However, some senior judges have circulated memos to their colleagues raising questions about the legal basis for the council conducting such an exercise, and expressing the view that the reductions that are being proposed go too far, and would lead to an unfairness in certain categories of injury.
Isme and other business groups have been campaigning for a reduction in the level of compensation being awarded for certain types of injury, as part of a broader campaign for a reduction in insurance premiums.
Solicitor Alan Shatter, a former minister for justice, in a letter to The Irish Times on Thursday, said the proposed new guidelines being discussed by the judiciary are “secret”, have been subjected to no public scrutiny or debate, and are being addressed in a “Kafkaesque” manner of doubtful constitutional propriety.
“None of this is theoretical,” he said. “Court awards impact on the real lives of real people and their families.”
As things are developing, the Houses of the Oireachtas may be delegating a legislative function “to be exercised in secret by the judiciary, who intend at the end of their secretive process to decree the approach all judges must take in awards of personal injury compensation”.
There is believed to be opposition from some judges to the proposed guidelines, including from some of the High Court and Circuit Court judges who deal with personal injuries cases.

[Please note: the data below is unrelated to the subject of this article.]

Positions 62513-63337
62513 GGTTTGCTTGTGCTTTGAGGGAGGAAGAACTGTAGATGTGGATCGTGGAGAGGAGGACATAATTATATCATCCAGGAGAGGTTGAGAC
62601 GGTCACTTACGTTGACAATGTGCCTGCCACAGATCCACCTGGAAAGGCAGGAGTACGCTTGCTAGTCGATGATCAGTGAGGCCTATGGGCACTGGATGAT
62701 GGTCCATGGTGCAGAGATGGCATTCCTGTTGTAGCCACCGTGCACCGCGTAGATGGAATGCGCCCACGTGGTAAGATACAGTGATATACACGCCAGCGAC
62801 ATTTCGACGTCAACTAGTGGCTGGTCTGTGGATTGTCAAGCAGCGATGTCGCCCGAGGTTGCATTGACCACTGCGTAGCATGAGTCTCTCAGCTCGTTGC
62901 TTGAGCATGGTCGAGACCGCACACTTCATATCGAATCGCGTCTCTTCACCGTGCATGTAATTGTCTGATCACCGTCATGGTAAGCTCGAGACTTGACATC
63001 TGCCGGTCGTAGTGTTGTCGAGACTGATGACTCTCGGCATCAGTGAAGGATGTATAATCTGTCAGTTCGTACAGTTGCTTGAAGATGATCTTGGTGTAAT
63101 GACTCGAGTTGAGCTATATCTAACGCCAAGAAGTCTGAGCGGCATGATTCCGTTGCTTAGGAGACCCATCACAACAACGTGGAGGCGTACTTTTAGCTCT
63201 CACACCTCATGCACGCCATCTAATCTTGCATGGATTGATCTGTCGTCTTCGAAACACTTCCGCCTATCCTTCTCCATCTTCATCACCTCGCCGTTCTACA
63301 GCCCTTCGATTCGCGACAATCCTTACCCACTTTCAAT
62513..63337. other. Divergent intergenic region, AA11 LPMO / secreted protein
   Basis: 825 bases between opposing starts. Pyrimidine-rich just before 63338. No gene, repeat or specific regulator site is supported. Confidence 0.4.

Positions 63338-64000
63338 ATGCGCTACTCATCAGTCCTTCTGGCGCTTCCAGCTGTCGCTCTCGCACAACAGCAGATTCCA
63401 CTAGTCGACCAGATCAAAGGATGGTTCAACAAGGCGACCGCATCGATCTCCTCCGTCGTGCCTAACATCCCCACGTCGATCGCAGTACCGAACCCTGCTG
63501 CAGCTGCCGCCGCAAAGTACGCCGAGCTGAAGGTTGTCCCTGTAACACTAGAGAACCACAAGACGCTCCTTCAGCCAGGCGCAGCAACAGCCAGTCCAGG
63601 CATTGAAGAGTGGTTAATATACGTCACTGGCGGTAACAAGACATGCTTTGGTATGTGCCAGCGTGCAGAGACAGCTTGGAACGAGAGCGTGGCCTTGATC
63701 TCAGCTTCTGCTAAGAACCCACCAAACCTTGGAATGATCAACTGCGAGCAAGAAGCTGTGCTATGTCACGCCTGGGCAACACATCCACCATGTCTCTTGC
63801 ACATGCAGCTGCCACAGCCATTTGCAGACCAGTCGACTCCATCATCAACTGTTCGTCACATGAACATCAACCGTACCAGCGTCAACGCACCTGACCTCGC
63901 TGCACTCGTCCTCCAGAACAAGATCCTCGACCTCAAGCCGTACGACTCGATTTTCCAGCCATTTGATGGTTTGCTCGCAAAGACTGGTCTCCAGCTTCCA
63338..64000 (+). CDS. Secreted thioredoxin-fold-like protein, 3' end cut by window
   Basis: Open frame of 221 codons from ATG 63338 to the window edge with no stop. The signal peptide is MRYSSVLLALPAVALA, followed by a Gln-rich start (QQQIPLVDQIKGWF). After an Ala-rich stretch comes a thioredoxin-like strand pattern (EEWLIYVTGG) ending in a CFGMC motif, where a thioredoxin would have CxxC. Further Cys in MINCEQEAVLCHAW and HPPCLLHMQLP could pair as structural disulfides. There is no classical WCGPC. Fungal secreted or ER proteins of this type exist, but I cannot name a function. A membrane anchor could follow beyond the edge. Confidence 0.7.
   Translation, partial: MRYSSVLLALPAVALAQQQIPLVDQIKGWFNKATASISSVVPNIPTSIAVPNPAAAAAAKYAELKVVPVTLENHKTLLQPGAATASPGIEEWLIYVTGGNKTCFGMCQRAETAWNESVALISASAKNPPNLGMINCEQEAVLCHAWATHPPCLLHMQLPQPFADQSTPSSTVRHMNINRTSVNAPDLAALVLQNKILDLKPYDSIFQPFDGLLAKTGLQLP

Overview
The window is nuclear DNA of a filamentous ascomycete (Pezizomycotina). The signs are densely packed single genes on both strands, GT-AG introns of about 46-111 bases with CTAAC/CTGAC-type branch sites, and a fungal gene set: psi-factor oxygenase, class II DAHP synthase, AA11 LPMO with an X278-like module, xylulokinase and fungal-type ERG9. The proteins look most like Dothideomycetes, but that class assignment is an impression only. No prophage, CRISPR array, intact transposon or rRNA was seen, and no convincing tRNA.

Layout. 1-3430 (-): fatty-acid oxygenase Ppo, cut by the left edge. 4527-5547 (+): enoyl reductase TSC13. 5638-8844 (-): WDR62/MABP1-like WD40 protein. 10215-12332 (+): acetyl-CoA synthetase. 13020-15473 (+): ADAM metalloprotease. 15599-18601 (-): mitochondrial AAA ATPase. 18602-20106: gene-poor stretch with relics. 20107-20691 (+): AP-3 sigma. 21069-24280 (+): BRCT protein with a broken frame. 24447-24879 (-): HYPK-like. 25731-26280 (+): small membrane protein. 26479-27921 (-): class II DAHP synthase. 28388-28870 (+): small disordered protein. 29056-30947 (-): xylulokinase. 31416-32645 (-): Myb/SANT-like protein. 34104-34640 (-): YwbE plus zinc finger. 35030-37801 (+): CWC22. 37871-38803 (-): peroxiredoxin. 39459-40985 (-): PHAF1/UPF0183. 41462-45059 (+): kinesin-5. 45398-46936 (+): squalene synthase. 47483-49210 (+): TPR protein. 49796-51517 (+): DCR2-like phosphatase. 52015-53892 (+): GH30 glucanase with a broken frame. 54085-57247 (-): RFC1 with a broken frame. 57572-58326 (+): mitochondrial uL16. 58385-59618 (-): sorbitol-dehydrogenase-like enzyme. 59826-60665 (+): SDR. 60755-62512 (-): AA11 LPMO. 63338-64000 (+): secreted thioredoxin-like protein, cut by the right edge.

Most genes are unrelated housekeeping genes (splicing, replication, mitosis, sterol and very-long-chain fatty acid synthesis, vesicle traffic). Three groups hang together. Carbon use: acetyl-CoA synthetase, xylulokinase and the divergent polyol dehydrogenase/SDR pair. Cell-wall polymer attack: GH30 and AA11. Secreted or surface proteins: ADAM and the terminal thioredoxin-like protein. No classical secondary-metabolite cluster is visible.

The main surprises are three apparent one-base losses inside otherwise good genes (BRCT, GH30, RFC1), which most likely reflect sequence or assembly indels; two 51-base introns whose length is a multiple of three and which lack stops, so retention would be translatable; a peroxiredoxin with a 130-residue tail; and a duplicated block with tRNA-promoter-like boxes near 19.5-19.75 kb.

Concerns have also been raised about what some judges consider as the implications of “judge-made” law, including for judicial independence.
A judge of the Court of Appeal, whose members have substantially cut some personal injury awards in a series of judgments, has also circulated concerns about the guidelines.
Some judges have complained about the process which lead to the drafting of the guidelines, saying it did not allow for engagement with stakeholders and affected parties.
The guidelines propose that awards for many personal injuries, particularly minor injuries, be reduced to a level between awards in Northern Ireland and awards in England and Wales.
Data obtained by the committee suggested that Irish whiplash awards are 1.2 to 1.3 times higher than in Northern Ireland, and 1.9 to 2.3 times higher than their English and Welsh equivalents.
The guidelines also propose a modest increase in awards for the catastrophically injured.
The proposed award reductions would be achieved by significantly cutting back on the scope for judicial discretion when making awards by setting tighter limits on awards for specific injuries.
The tighter limits would mean more predictable outcomes to cases, leading to more and earlier settlements and cutting back on legal costs. They would be likely to discourage plaintiffs from bringing cases to the High Court, where significantly higher legal costs apply.
If adopted, the guidelines will take effect from late July once section 99 of the 2019 Judicial Council Act is commenced by the Minister for Justice and they will apply to court settlements and cases before the Personal Injuries Assessment Board.